Hal DeWindt

Hal DeWindt was an American producer, director, actor, and model. He worked to increase opportunities for African Americans in the arts.[1][2]

Hal DeWindt
Born
Harold DeWindt

Died(1997-06-16)June 16, 1997
Los Angeles, California, US
NationalityAmerican
OccupationProducer
Director
Actor
Model

Early life

DeWindt was born and raised in Harlem.[3] His father Clifford acted with the original Lafayette Theatre.[3]

Career

In 1959, DeWindt became the first male model for the Ebony Fashion Fair. He traveled with that fashion troupe for two years.[2]

DeWindt began his stage career in the Broadway play Golden Boy.[3] He played a leading role in the Louis S. Peterson play Entertain A Ghost.[4] He also appeared in the Kurt Weill musical Lost in the Stars.[5] In 1962, DeWindt staged an Off-Broadway production of Raisin' Hell in the Son, a spoof of A Raisin in the Sun that he co-wrote with Reni Santoni.[1][6]

DeWindt served as production stage manager at the New York Shakespeare Festival for seven years.[1] He was a director with Robert Hooks's Group Theater Workshop, which led to the creation of the Negro Ensemble Company,[1] which he served with as a workshop director.[7]

DeWindt was the founder and artistic director of the American Theatre of Harlem, and artistic director of the Inner City Repertory Company in Los Angeles.[1][2] In 1977, he formed the Hal DeWindt Theatre in San Francisco.[7]

DeWindt helped Arthur Mitchell bring the Dance Theatre of Harlem to Broadway, and helped Leonard Bernstein bring black musicians into the New York Philharmonic.[1][5][2] In 1969, as assistant producer of The Angel Levine, DeWindt helped run a black apprenticeship program funded by a Ford Foundation grant.[1] He also worked on a number of other film and television productions, and led acting workshops.[1] DeWindt acted on television as well.[1]

In 1983, DeWindt co-authored the book Kill, Bubba, Kill! with former NFL player and actor Bubba Smith.[8][9] DeWindt was serving as an acting professor at Loyola Marymount University at the time of his death.[2][7]

Personal life and death

In 1958, DeWindt and his wife Violet had their first child, Hal D. Jr.[10] In 1975, DeWindt met actress Sheila Wills when she enrolled in an actor's workshop he was teaching in Los Angeles. They married two years later.[11] The couple divorced in 1981.[12] In 1984, DeWindt married actress/model Angelique.[13] He later married another woman, Suzanne.[1]

DeWindt died of cancer in Los Angeles on June 22, 1997. The New York Times reported his age at death as 63.[1]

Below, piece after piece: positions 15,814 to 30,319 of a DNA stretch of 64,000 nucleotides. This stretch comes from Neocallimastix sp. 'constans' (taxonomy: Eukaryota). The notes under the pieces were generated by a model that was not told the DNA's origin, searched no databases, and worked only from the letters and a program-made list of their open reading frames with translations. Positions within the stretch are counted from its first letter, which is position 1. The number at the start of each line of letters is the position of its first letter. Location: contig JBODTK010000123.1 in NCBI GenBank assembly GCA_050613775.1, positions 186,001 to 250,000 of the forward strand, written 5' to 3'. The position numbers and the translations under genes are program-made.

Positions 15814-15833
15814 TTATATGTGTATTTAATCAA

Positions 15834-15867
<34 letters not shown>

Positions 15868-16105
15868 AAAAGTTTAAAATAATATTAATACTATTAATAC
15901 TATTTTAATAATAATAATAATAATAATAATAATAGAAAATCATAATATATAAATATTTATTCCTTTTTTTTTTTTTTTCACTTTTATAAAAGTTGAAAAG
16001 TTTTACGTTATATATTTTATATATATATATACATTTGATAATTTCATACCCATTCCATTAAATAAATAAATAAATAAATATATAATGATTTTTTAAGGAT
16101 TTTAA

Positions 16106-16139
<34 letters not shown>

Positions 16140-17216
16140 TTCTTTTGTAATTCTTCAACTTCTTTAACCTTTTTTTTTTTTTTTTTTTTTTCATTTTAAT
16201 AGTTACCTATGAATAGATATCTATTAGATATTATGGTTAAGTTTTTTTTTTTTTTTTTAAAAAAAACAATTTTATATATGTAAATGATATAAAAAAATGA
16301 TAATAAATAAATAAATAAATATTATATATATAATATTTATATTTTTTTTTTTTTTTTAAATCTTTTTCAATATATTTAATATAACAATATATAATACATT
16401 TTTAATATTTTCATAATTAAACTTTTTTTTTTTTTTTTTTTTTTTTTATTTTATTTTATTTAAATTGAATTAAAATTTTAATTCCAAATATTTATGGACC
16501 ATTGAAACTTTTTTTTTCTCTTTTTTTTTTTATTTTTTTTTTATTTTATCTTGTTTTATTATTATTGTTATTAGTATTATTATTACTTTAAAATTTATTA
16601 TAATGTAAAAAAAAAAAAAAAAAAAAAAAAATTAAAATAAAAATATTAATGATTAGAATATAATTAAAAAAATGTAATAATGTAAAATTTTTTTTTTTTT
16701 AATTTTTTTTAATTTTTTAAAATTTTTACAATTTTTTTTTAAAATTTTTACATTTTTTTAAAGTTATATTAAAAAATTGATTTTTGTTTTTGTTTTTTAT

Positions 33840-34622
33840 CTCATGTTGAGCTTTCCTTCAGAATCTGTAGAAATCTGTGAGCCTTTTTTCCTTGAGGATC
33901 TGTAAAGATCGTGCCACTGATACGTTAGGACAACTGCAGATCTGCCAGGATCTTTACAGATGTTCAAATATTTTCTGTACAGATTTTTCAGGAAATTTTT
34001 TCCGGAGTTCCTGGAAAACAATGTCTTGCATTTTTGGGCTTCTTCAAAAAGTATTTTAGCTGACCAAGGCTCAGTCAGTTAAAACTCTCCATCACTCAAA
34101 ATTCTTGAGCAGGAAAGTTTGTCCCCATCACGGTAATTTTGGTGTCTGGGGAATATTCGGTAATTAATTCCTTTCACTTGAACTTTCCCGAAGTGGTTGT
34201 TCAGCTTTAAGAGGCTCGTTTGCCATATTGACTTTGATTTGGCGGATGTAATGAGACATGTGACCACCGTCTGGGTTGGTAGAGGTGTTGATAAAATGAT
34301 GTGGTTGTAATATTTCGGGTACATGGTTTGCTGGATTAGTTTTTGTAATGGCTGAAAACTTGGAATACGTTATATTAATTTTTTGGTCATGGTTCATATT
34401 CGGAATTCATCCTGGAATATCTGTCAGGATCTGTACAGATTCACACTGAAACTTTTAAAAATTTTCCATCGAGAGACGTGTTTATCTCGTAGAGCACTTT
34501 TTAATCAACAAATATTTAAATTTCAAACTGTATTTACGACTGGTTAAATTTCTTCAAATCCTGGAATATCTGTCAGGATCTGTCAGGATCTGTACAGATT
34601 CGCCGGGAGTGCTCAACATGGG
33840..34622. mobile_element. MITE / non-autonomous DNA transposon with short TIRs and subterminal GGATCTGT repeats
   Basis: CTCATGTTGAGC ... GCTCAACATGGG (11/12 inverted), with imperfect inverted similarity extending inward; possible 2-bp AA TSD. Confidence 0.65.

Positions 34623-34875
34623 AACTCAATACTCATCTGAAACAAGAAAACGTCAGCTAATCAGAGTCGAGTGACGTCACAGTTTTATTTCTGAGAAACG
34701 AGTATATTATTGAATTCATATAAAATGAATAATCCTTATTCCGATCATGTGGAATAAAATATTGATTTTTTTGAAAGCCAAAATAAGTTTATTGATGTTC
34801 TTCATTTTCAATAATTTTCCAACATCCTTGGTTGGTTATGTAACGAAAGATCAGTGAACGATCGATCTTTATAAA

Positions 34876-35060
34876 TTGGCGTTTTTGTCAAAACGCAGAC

Filmography (selected)

Year Title Role Notes
1978 Youngblood Associate producer
1978 A Hero Ain't Nothin' But a Sandwich Associate producer
1975 Barbary Coast Director
1970 The Angel Levine Assistant producer
1968 Get Smart Novak Episode: The Worst Best Man
1968 The Wild Wild West Taro Episode: The Night of the Undead

References

  1. Mel Gussow (June 22, 1997). "Hal DeWindt, 63, a Producer And an Advocate for Integration". The New York Times. Retrieved January 4, 2017.
  2. "Hal DeWindt, Acclaimed Director-Producer-Actor, Dies". Jet. July 14, 1997. p. 65. Retrieved January 4, 2017.
  3. Doug Galloway (June 19, 1997). "Hal DeWindt". Variety. Retrieved January 4, 2017.
  4. "Ghost Player". Jet. April 19, 1962. p. 62. Retrieved January 4, 2017.
  5. David Lefkowitz (June 24, 1997). "Inner City Rep's Hal DeWindt, 63, Dies In L.A." Playbill. Retrieved January 4, 2017.
  6. "Critics Offer Harsh Reviews For DeWindt's Play". Jet. July 19, 1962. Retrieved January 4, 2017.
  7. Anthony D. Hill; Douglas Q. Barnett (December 4, 2008). Historical Dictionary of African American Theater. Scarecrow Press. pp. 18, 140. ISBN 9780810862760. Retrieved January 4, 2017.
  8. Margalit Fox (August 3, 2011). "Bubba Smith, N.F.L. Star and Actor, Dies at 66". The New York Times. Retrieved January 4, 2017.
  9. Bubba Smith; Hal DeWindt (1983). Kill, Bubba, Kill!. Simon & Schuster. ISBN 9780671476472. Retrieved January 4, 2017.
  10. "This Week's Census". Jet. November 13, 1958. p. 46. Retrieved January 4, 2017.
  11. "Sheila De Windt: BJ And Bear Star Says Beauty Can Be A Handicap". Jet. August 6, 1981. p. 54. Retrieved January 4, 2017.
  12. Sylvia P. Flanagan (October 21, 1985). "Sheila DeWindt Combines Successful Career With Motherhood". Jet. p. 57. Retrieved January 4, 2017.
  13. Gerri Major (April 9, 1984). "Society World". Jet. Retrieved January 4, 2017.
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